The Department of Agriculture (DA) officially confirmed on Thursday, August 24, that African Swine Fever (ASF) has been identified as the cause of the death of approximately 300 pigs in Cocoro Island, Magsaysay, Palawan. The confirmation was based on blood samples sent by the Provincial Veterinary Office (PVO) for analysis by the Department of Agriculture.
In response to the outbreak, the PVO has initiated several proactive measures to contain the spread of ASF to other towns in Palawan. These measures include continued blood sample collection, enhanced surveillance efforts, and strict quarantine inspections and checkpoints in various barangays.
Last week, Dr. Darius P. Mangcucang, Officer-in-Charge of the Provincial Veterinary Office, emphasized the immediate response to the suspicious death of hundreds of pigs on the island, stating, “Upon receiving reports of the suspicious deaths of pigs on Cocoro Island in Magsaysay town, we immediately mobilized a surveillance team to conduct an on-ground investigation. We also took blood samples from the deceased pigs to ascertain the underlying cause of their deaths.”
With the rapidity that the authorities have demonstrated, the PVO furnished the affected regions in Cuyo and Magsaysay with additional disinfectants and footbaths. Furthermore, a strategic checkpoint has been positioned at the boundary of these municipalities to monitor animal movement and enforce stringent biosecurity protocols.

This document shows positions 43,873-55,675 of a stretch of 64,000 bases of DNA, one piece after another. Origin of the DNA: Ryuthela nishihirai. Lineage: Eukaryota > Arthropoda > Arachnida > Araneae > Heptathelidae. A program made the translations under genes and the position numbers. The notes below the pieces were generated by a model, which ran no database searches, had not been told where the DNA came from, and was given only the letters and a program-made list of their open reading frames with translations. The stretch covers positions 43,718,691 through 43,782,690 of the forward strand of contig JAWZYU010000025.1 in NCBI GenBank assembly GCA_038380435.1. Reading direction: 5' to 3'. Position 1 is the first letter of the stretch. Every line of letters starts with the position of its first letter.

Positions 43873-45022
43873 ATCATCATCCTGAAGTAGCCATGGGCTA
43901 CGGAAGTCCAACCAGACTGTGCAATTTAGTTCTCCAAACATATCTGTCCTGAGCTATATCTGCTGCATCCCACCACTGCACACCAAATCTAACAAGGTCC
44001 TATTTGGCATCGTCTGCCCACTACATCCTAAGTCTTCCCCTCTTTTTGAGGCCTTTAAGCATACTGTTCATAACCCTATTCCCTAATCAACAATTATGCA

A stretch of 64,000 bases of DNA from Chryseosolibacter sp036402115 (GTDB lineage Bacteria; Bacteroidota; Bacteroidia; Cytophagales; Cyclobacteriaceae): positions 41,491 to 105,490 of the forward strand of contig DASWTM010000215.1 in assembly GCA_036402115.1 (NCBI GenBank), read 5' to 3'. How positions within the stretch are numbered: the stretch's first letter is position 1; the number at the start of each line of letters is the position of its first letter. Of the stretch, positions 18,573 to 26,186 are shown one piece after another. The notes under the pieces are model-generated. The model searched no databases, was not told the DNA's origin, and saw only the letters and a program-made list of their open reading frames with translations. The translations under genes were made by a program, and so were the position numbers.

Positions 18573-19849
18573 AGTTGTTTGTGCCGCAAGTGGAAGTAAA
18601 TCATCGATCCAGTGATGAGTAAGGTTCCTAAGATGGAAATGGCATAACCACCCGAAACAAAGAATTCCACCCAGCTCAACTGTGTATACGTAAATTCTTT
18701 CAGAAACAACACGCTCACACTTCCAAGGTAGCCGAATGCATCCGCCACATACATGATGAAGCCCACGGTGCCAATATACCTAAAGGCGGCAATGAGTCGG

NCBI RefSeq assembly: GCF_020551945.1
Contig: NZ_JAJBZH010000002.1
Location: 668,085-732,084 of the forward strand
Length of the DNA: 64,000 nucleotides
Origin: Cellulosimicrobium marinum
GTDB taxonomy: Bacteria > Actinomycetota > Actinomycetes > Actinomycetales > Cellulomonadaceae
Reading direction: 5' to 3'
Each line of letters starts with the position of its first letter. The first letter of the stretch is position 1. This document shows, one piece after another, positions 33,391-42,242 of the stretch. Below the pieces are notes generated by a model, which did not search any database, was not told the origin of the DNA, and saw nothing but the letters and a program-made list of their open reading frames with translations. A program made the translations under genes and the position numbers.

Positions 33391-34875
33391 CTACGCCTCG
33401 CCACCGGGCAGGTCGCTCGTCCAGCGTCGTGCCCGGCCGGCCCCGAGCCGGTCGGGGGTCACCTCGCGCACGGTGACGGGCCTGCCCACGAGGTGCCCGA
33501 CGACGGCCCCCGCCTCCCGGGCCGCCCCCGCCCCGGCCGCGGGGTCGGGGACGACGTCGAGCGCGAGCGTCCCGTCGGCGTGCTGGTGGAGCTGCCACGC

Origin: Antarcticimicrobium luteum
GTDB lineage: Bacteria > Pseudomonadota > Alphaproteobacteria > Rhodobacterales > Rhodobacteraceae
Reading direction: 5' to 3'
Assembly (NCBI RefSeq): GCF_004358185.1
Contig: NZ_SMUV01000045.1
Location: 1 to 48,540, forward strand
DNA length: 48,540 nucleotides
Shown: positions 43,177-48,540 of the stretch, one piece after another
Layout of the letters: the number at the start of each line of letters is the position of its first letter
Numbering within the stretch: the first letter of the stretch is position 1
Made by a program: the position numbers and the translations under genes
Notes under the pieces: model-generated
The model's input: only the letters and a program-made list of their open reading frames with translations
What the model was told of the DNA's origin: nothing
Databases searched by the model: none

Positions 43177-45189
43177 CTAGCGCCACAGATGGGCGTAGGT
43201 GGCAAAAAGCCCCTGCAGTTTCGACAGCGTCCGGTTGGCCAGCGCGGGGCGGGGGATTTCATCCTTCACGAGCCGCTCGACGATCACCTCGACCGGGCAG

In an effort to curb potential disease dissemination, strict quarantine measures have been enacted in Barangay Cocoro. This move restricts the entry and exit of animals from the area, a pivotal action to prevent potential infections from spreading.
Both Cuyo and Magsaysay LGUs have proactively taken action. The Municipal ASF Task Force, in accordance with Provincial Ordinance No. 2846, which outlines “Bantay ASF sa Barangay” biosecurity measures, has been instituted in both towns. This includes the prohibition of live hog and pork product transportation from external areas into Cuyo and Magsaysay, a mandate solidified by Executive Orders from both municipalities.
ASF is a highly contagious viral disease affecting pigs, with high mortality rates among infected herds. While not harmful to humans, the disease poses a significant threat to the swine industry, leading to market disruptions and economic losses. Swift action is crucial to prevent further escalation of the outbreak and safeguard the local pig farming community.
The Department of Agriculture and local authorities are closely collaborating to ensure that appropriate steps are taken to manage the outbreak effectively and minimize its impact on the region’s agriculture sector.
Dr. Mangcucang, in a recent public statement, reemphasized the necessity of stringent adherence to measures outlined by the Provincial Government, designed to arrest the potential spread of animal diseases within Palawan.
He issued a crucial advisory to affected residents, urging against the sale of slaughtered pigs on other islands. Instead, proper disposal and deep burial of deceased pigs are recommended to halt the potential propagation of the agent causing these alarming deaths.
As efforts continue, residents and stakeholders are urged to remain informed, follow guidelines issued by relevant authorities, and cooperate with measures designed to prevent the spread of the disease.